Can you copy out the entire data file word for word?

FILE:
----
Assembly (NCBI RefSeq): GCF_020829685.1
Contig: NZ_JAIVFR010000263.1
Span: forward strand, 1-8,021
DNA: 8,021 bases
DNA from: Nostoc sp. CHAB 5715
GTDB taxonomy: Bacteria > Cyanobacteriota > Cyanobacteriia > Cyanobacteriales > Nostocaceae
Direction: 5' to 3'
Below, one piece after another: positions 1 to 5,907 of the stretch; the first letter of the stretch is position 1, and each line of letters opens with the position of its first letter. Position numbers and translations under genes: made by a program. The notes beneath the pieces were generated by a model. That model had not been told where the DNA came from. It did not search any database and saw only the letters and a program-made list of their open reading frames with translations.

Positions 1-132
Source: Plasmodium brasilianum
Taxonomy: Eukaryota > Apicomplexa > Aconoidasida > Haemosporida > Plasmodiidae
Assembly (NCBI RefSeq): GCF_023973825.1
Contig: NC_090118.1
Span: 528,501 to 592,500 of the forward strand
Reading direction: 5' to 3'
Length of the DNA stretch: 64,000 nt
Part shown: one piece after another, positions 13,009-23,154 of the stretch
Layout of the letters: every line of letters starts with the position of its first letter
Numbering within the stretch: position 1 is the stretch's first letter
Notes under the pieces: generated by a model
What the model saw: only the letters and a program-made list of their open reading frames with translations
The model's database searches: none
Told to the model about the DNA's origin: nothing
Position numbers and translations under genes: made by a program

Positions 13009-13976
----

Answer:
Assembly (NCBI RefSeq): GCF_020829685.1
Contig: NZ_JAIVFR010000263.1
Span: forward strand, 1-8,021
DNA: 8,021 bases
DNA from: Nostoc sp. CHAB 5715
GTDB taxonomy: Bacteria > Cyanobacteriota > Cyanobacteriia > Cyanobacteriales > Nostocaceae
Direction: 5' to 3'
Below, one piece after another: positions 1 to 5,907 of the stretch; the first letter of the stretch is position 1, and each line of letters opens with the position of its first letter. Position numbers and translations under genes: made by a program. The notes beneath the pieces were generated by a model. That model had not been told where the DNA came from. It did not search any database and saw only the letters and a program-made list of their open reading frames with translations.

Positions 1-132
Source: Plasmodium brasilianum
Taxonomy: Eukaryota > Apicomplexa > Aconoidasida > Haemosporida > Plasmodiidae
Assembly (NCBI RefSeq): GCF_023973825.1
Contig: NC_090118.1
Span: 528,501 to 592,500 of the forward strand
Reading direction: 5' to 3'
Length of the DNA stretch: 64,000 nt
Part shown: one piece after another, positions 13,009-23,154 of the stretch
Layout of the letters: every line of letters starts with the position of its first letter
Numbering within the stretch: position 1 is the stretch's first letter
Notes under the pieces: generated by a model
What the model saw: only the letters and a program-made list of their open reading frames with translations
The model's database searches: none
Told to the model about the DNA's origin: nothing
Position numbers and translations under genes: made by a program

Positions 13009-13976